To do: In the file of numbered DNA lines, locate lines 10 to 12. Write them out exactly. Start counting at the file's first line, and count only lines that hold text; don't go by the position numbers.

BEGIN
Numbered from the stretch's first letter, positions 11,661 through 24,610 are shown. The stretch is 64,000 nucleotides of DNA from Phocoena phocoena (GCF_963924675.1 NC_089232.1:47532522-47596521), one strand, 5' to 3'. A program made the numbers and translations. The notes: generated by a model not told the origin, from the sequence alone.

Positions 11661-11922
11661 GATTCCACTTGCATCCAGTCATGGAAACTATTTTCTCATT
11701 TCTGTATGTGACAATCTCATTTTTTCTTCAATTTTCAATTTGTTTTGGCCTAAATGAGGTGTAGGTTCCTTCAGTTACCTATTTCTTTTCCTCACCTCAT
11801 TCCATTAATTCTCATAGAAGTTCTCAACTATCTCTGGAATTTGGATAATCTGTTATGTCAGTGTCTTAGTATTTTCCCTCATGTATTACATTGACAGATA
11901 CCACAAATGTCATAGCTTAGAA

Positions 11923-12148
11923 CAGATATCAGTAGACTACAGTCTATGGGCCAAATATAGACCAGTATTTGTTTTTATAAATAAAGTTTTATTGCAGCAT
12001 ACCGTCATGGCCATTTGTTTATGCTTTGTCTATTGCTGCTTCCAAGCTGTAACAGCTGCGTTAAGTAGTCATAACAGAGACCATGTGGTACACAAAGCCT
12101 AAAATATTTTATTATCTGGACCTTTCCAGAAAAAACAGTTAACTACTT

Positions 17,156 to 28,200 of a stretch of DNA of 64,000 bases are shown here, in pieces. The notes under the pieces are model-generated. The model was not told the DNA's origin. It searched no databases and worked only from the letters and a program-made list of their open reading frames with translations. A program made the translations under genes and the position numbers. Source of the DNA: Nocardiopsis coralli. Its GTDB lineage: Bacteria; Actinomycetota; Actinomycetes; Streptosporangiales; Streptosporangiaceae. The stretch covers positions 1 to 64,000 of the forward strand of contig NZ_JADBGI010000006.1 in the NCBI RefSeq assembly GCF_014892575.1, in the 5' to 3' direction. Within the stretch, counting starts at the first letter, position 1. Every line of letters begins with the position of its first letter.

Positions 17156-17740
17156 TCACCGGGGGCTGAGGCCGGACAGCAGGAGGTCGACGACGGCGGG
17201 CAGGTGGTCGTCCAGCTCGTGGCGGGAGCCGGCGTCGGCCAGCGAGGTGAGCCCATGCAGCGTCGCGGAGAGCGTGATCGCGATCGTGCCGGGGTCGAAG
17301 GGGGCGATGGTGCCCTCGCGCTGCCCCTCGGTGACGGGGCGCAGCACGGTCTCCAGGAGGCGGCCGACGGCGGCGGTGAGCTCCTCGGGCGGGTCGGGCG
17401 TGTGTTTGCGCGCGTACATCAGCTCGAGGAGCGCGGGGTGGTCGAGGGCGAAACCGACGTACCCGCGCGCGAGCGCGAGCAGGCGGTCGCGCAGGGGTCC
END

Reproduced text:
12101 AAAATATTTTATTATCTGGACCTTTCCAGAAAAAACAGTTAACTACTT

Positions 17,156 to 28,200 of a stretch of DNA of 64,000 bases are shown here, in pieces. The notes under the pieces are model-generated. The model was not told the DNA's origin. It searched no databases and worked only from the letters and a program-made list of their open reading frames with translations. A program made the translations under genes and the position numbers. Source of the DNA: Nocardiopsis coralli. Its GTDB lineage: Bacteria; Actinomycetota; Actinomycetes; Streptosporangiales; Streptosporangiaceae. The stretch covers positions 1 to 64,000 of the forward strand of contig NZ_JADBGI010000006.1 in the NCBI RefSeq assembly GCF_014892575.1, in the 5' to 3' direction. Within the stretch, counting starts at the first letter, position 1. Every line of letters begins with the position of its first letter.

Positions 17156-17740